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United States of America v. Naeem J. Williams


April 29, 2013


The opinion of the court was delivered by: J. Michael Seabright United States District Judge



In this capital case, Defendant Naeem J. Williams ("Defendant") has filed a "Motion for the Court to Determine Whether It Should Be Recused as the Trial Judge." Doc. No. 1996. In the Motion, Defendant asks the court -- based on the record that was developed when the court disclosed two events, sua sponte, after this action was assigned to this court -- to make a formal determination as to whether it should recuse or disqualify itself under 28 U.S.C. § 455(a) and Federal Rule of Criminal Procedure 11(c)(1). After careful consideration and based on the following, the court concludes that recusal or disqualification is unwarranted. A reasonable person with knowledge of all the facts could not conclude that the court's impartiality would be questioned.


A. Factual Background

The parties are aware of the relevant facts, which the court reiterates here in detail so as to place this Order in context, and to assure the record is clear as to the extent and circumstances of the court's knowledge (or lack of knowledge) of prior plea discussions.*fn1

Immediately before being appointed as a United States District Judge (effective on May 17, 2005), the undersigned was an Assistant United States Attorney in the District of Hawaii until May of 2005. According to the First Superceding Indictment, the death at issue in this case occurred on or about July 16, 2005 -- about two months after the undersigned began serving as a District Judge. Doc. No. 136, First Superseding Indictment at 2. The original criminal Complaint in this action was filed on July 18, 2005 against co-Defendant Delilah Williams, followed by a criminal Complaint against Defendant on August 8, 2005. Doc. No. 1 (Mag. No. 05-0606 BMK), Doc. No. 1 (Mag. No. 05-0676 LEK).

With those dates in mind, soon after this case was reassigned to this court on March 1, 2013, Doc. No. 1966, the court made the following disclosures in open court on March 5, 2013 and again on April 2, 2013. The disclosures concern two events where plea matters were arguably mentioned: (1) a short exchange with Assistant United States Attorney Marshall Silverberg (who formerly was counsel for the government in this action), and (2) a conversation with United States Magistrate Judge Barry M. Kurren. Specifically, on March 5, 2013, the court disclosed the following to counsel and for the record, as reflected in the transcript of that hearing:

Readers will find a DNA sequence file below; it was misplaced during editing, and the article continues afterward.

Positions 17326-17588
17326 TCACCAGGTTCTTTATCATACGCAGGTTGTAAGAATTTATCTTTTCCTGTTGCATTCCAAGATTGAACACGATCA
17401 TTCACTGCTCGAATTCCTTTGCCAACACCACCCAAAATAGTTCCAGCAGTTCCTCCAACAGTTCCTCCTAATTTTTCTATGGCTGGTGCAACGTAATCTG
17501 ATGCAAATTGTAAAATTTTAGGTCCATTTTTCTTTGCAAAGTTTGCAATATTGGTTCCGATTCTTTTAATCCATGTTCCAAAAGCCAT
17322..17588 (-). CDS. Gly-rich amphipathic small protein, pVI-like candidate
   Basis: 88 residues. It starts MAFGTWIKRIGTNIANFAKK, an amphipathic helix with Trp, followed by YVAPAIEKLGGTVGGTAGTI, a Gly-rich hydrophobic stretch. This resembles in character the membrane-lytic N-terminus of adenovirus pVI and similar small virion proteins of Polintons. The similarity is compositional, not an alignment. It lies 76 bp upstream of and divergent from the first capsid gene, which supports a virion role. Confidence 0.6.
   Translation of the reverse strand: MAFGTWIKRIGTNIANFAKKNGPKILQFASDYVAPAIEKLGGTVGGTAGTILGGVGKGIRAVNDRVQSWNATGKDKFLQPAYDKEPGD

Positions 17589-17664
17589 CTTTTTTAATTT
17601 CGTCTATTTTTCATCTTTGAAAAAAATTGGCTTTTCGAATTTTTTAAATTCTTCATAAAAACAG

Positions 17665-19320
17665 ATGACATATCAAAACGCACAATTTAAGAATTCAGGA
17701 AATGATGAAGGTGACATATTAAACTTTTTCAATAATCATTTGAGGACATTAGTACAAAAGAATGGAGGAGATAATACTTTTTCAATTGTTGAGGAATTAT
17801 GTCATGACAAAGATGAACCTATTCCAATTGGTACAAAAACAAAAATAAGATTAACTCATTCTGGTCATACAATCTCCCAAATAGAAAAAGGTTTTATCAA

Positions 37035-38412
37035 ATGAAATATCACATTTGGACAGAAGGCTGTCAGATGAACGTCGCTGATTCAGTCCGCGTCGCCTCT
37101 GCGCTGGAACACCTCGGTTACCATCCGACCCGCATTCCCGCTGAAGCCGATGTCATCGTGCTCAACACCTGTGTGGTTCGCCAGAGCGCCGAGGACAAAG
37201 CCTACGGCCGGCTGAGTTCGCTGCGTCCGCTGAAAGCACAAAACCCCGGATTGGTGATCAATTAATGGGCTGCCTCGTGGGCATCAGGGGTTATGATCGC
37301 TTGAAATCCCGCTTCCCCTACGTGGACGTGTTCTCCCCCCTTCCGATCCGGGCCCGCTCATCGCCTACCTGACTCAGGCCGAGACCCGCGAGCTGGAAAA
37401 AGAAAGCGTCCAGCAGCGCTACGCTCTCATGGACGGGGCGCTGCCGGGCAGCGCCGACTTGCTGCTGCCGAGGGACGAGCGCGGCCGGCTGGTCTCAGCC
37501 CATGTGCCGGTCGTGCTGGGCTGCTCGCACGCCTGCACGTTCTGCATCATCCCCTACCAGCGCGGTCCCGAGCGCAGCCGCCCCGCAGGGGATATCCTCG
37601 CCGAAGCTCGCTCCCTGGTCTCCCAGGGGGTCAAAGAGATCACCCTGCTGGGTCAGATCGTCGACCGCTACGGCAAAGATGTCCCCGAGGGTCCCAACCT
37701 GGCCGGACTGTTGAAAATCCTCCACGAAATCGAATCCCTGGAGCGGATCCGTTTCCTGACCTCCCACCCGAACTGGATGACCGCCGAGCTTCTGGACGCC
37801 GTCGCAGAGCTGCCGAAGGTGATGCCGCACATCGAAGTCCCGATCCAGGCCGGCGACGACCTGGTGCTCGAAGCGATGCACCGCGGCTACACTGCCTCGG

. . . I was formerly in the U.S. Attorney's Office before taking the bench. . . . [Until recently,] I had . . . thought I was never likely to touch the case because I thought I was in the office at the time, which would result in recusal. . . . But then I went back and looked at that point and saw it actually was shortly after I left that the case came into the system.

So with that background, several years ago, and the timing on this I cannot place [but it] was before the construction started because it was in the entrance to the courthouse. . . . [B]efore that construction there was an open . . . walkway up there.

And when Mr. Silverberg was still assigned to the case, I had seen him in that area one day. And my recollection isn't perfectly clear, but he said something to me about, whether it was an effort on his part, a desire on his part or actual discussions, I don't know, about an interest at least in having Mr. Williams enter a plea of guilty to the guilt phase but have a trial on the penalty phase. It was a comment sort of in passing when I was just talking to him and asking him how things were going and somehow that subject came up. I don't recall there was any other discussion I had with him and I don't recall whether the discussion went any deeper than that. You certainly are welcome to go ask him. He may have a better recollection than I do.

I don't believe, certainly, there were any disclosures about discussions with defense or anything of that sort going on. Just that it was either something that he was interested in pursuing or that the parties were interested in pursuing, I don't know or can't recall at least the exact nature of that conversation. . . . .

The only other thing I wanted to tell you is, at the time when I also believed I was recused from the case, I did know, because Judge Kurren told me, that he was as I recall writing a letter to DOJ seeking reconsideration, perhaps is what it was, of the decision on the death penalty. And as I recall, there was some issue about the defendant's health perhaps not being what it was at the time of the initial decision, something along those lines. I don't really recall more than that.

Doc. No. 1908, Tr. 5-6, Mar. 5, 2013.

[T]o be clear, in part for my own benefit I wanted to lay out, I thought I was going to be recused if it ever came about this kind of situation. So normally I would not have a conversation of that sort with an AUSA, but I felt that it was a case that I could never touch in reality and it didn't end up being that way.